My apologies for misreading a cover

The Marriage Plot, Jeffrey Eugenides

So, it turns out that The Marriage Plot did not, in fact, win the Pulitzer Prize. Nope, it was Middlesex. Funny, how the cover states “Winner of the Pulitzer Prize.” Now one could argue that since it was underneath Jeffrey Eugenides’ name that the publisher is not stating that The Marriage Plot is indeed the winner. However, they could have done what many other people do—afix a sticker to the cover stating “by the author of the Pulitzer-Prize winning novel Middlesex.”

To sum up my complaints about the cover:
1. engagement ring on the cover
2. title is The Marriage Plot
3. false advertisement

If I look back at the novel, without thinking that it won the Pulitzer, then it stands up better in my mind. I can see how The Marriage Plot is supposed to pay homage to and criticize Victorian novels at the same time. The woman has a choice between two men and her lifestyle will be drastically different depending on her choice. She just graduated and doesn’t have a job and is too proud to live her folks, so she has to figure out a way to live without them. (Although she gladly accepts their gift of a convertible car.)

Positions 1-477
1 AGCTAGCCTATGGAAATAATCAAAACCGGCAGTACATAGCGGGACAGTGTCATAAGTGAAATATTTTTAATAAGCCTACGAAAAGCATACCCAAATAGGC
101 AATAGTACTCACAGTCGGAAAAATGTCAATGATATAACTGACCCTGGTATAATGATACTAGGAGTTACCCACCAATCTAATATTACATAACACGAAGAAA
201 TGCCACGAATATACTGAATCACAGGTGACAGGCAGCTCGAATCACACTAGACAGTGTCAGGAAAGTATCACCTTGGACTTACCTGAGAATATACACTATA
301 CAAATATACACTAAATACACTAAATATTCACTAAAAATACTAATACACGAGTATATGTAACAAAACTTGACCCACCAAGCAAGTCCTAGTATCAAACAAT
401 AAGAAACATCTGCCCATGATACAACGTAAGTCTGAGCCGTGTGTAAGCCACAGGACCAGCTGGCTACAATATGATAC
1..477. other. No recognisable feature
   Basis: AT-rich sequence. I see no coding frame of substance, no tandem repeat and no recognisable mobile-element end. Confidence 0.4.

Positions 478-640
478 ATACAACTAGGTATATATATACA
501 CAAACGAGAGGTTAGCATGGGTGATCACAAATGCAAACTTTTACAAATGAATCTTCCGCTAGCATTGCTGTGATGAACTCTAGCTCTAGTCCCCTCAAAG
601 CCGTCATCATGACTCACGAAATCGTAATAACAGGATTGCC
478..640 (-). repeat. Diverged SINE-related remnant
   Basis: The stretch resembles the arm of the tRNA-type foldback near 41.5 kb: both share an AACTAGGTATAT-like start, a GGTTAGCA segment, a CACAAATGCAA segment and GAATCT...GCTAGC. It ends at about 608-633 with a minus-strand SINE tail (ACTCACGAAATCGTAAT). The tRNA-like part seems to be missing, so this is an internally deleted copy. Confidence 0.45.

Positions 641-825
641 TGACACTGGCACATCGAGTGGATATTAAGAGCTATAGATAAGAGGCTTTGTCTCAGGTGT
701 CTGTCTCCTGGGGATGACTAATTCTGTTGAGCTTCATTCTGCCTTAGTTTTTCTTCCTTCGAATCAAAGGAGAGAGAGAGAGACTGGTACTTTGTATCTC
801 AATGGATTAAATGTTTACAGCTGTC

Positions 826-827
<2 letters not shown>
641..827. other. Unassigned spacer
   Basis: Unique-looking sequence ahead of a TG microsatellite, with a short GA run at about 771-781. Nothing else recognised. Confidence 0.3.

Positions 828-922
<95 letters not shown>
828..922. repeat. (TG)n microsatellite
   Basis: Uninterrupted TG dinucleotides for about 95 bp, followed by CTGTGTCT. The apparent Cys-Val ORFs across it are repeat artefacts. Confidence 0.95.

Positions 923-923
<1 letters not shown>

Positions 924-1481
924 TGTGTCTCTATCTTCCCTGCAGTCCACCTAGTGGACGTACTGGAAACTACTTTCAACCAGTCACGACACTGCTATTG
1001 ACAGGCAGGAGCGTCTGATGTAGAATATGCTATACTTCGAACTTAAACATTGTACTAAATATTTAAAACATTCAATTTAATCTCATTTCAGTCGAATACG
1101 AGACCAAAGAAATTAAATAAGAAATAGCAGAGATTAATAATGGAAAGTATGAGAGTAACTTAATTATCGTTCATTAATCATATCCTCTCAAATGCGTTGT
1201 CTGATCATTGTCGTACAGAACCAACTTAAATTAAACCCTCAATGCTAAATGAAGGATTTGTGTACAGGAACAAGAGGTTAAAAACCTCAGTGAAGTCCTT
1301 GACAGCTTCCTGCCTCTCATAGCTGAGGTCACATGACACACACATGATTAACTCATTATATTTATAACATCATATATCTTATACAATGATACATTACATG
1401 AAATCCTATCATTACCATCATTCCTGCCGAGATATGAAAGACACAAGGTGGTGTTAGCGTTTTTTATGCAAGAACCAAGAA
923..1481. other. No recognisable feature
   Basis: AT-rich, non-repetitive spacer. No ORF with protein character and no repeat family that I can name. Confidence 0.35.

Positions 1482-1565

Perhaps I shouldn’t hold the title against the book. I didn’t want to watch Buffy the Vampire Slayer because the main character’s name is Buffy. However, I got over it because it was tongue-in-cheek. I’m not sure The Marriage Plot delves too far from where I thought and hoped it would. The novel is filled with clever witticisms and spot-on caricatures of hipster intellectuals, but a brilliant novel has to be more than that. It can’t just be bits and pieces of great descriptions. Yes, the men in Madeline’s life both both allow Eugenides to dabble in minor plots but this isn’t enough to carry the novel. There should be a narrative force that drives the novel.

Once again, my apologies for not doing proper research on a book I wrote about. But once again, I’d like to say, false advertisement:

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